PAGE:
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of capabilities would have cost implications and is economically
feasible only to the extent that it provides value to the user well
in excess of the incremental costs. This is problematic if one
accepts one of our fundamental hypotheses, namely, that we cannot
possibly anticipate all the big-hitting applications of the NII.
However, it should be emphasized that it is not necessary that all
near-term deployments provide all the capabilities incorporated
into a strategic vision. Indeed, one critical aspect of such a
vision is that it should be easy and cost effective to add new
technologies and capabilities to the NII as unanticipated
applications and user needs emerge. If this is achieved, it is only
necessary that near-term investments be compatible with a long-term
strategic vision, and hence not preclude future possibilities or
force later disinvestment and widespread replacement of
infrastructure. This is admittedly not straightforward but is
nevertheless a worthwhile goal.
One can anticipate the NII falling somewhere on the spectrum
from a collection of proprietary and noninteroperable networks
(largely the situation today) to a single, universal network that
appears to the user to seamlessly and effortlessly meet all user
needs. We argue that from the user perspective the NII should,
although consisting internally of a diversity of heterogeneous
transport and terminal technologies, offer the seamless deployment
of a wide range of applications and openness to new applications.
Not all participants in the NII may judge this to be in their best
interest, and of course they all encounter serious cost and
time-to-market constraints. However, if they take into account
longer-term opportunities in the course of their near-term business
decisions, we believe that both theythe usersand the
nation will benefit greatly in the long term. It is our hope that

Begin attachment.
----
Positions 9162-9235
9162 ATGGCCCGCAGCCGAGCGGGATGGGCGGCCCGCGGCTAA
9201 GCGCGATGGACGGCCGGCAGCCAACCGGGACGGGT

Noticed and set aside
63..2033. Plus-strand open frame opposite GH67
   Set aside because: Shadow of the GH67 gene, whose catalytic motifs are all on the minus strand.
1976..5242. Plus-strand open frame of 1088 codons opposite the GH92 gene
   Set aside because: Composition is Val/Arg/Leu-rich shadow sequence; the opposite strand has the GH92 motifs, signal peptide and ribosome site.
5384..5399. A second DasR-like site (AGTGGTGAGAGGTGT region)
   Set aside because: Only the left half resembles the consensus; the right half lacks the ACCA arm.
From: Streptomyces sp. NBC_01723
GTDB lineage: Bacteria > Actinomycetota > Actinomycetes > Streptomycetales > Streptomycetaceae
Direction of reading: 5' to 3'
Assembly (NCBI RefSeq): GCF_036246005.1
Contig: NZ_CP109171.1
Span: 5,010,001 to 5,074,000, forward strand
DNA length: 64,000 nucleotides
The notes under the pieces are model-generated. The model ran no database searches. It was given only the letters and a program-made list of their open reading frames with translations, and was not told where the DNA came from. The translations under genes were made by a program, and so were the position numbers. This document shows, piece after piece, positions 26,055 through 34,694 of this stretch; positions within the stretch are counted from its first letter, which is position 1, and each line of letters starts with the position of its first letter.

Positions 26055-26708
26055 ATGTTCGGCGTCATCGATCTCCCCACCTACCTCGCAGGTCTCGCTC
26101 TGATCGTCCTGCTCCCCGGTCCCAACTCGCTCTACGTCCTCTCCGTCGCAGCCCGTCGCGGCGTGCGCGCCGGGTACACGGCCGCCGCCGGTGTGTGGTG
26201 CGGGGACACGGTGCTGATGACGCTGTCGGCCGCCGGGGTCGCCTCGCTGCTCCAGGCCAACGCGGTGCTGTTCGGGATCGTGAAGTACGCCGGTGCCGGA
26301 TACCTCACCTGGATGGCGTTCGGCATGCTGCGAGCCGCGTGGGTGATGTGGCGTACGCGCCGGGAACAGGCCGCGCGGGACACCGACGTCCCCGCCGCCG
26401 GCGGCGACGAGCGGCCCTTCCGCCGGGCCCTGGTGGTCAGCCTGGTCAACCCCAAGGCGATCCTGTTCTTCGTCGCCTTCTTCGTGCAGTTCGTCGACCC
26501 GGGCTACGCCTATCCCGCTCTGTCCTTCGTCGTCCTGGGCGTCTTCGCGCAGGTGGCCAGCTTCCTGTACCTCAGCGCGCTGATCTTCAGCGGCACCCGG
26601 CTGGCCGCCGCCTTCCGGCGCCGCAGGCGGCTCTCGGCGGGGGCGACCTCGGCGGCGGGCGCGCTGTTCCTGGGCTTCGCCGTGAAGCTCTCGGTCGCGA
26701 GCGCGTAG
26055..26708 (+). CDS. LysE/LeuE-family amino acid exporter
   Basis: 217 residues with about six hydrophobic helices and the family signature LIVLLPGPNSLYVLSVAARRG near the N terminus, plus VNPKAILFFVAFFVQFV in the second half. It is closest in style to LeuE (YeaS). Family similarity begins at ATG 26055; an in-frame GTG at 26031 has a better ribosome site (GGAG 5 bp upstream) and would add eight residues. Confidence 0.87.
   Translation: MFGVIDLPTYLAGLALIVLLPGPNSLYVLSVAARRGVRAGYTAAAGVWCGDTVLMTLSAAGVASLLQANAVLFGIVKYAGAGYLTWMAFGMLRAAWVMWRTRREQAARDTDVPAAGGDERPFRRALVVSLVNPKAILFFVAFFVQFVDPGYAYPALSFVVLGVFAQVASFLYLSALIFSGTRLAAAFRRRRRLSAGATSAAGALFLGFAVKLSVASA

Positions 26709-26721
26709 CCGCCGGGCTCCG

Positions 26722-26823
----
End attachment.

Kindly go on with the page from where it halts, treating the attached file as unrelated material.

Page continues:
the NII 2000 technology deployment project will move the collective
deliberations in this direction.
First we define some consistent terminology for the remainder of
this white paper.
The users of the NII are people. The NII will consist of a
network (or more accurately a collection of networks) to which are
attached access nodes at its edge. We distinguish between two types
of devices connected to access nodes: information and applications
servers, and user terminals (for simplicity, we will abbreviate
these to servers and terminals). A networked application is a set
of functionality that makes use of the transport services of the
network and the processing power in the servers and terminals, and
provides value to users. Servers make databases or information
sources available to the terminals, or provide processing power
required to provision applications. Users interact directly with
terminals, which provide the user interface and may also provision
processing power or intelligence in support of applications.
Examples of terminals are desktop computers, wireless handheld
PDAs, and CATV set-top boxes.
There are two generic classes of applications: user-to-user or
communications applications, and user-to-server or information
access applications. These can be mixed, for example, a
collaborative application that combines voice telephony with
The business entities involved in the operation of the NII are
network service providers, who provision the transmission and
switching equipment in the network, and application service
providers, who provision the servers and maintain the databases
involved in the applications. These may be one and the same, as is
the case for the telephone application in the public telephone
network. The users may be the application service provider, as when
they load software purchased at a computer store on their
terminals. Other entities involved are the equipment vendors, who
develop, manufacture, and market the equipment (transmission,
switching, terminals, etc.), and the application vendors, who
develop and market applications for deployment in the NII.
Logical Connectivity of a Network
The most basic property of a network from a user perspective is
the logical connectivity it offers. The network is said to provide
logical connectivity between two access nodes if it is feasible to
transport data between those nodes through the network. When one
access node sends data to another access node, we call the former